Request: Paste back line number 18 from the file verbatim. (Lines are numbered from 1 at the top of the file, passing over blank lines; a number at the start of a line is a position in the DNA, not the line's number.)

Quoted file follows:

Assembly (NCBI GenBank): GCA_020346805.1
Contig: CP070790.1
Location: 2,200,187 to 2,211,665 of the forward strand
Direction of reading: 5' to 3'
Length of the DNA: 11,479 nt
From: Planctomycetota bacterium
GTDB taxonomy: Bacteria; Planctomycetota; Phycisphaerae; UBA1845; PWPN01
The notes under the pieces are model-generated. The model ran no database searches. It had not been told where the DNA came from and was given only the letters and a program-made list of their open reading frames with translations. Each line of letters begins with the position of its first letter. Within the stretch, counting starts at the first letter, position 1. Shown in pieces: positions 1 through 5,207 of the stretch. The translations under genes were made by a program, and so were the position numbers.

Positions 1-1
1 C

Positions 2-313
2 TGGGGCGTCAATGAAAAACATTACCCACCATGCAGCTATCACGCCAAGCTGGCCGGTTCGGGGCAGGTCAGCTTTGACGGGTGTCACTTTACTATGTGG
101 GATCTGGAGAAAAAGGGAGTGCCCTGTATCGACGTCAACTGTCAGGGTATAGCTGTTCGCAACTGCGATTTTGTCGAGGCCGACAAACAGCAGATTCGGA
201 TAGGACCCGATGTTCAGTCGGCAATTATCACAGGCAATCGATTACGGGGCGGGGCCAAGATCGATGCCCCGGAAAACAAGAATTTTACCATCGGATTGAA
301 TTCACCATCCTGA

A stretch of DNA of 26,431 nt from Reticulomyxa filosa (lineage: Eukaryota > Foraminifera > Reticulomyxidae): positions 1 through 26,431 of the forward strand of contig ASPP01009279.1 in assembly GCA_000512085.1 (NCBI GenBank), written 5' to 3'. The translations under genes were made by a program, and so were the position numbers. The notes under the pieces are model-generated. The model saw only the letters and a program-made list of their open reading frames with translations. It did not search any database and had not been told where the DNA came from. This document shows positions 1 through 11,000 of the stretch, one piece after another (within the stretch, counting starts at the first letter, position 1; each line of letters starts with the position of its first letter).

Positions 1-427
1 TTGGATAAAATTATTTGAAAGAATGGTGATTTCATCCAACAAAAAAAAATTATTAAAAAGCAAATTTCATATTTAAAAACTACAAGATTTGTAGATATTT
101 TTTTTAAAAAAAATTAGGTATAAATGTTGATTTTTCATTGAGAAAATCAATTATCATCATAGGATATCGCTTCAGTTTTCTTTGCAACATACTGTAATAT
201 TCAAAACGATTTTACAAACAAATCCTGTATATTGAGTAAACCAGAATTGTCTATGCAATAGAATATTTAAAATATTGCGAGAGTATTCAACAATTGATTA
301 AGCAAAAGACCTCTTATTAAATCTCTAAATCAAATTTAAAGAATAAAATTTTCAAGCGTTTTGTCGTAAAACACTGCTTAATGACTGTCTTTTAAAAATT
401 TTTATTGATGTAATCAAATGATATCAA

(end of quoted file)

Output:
1 TTGGATAAAATTATTTGAAAGAATGGTGATTTCATCCAACAAAAAAAAATTATTAAAAAGCAAATTTCATATTTAAAAACTACAAGATTTGTAGATATTT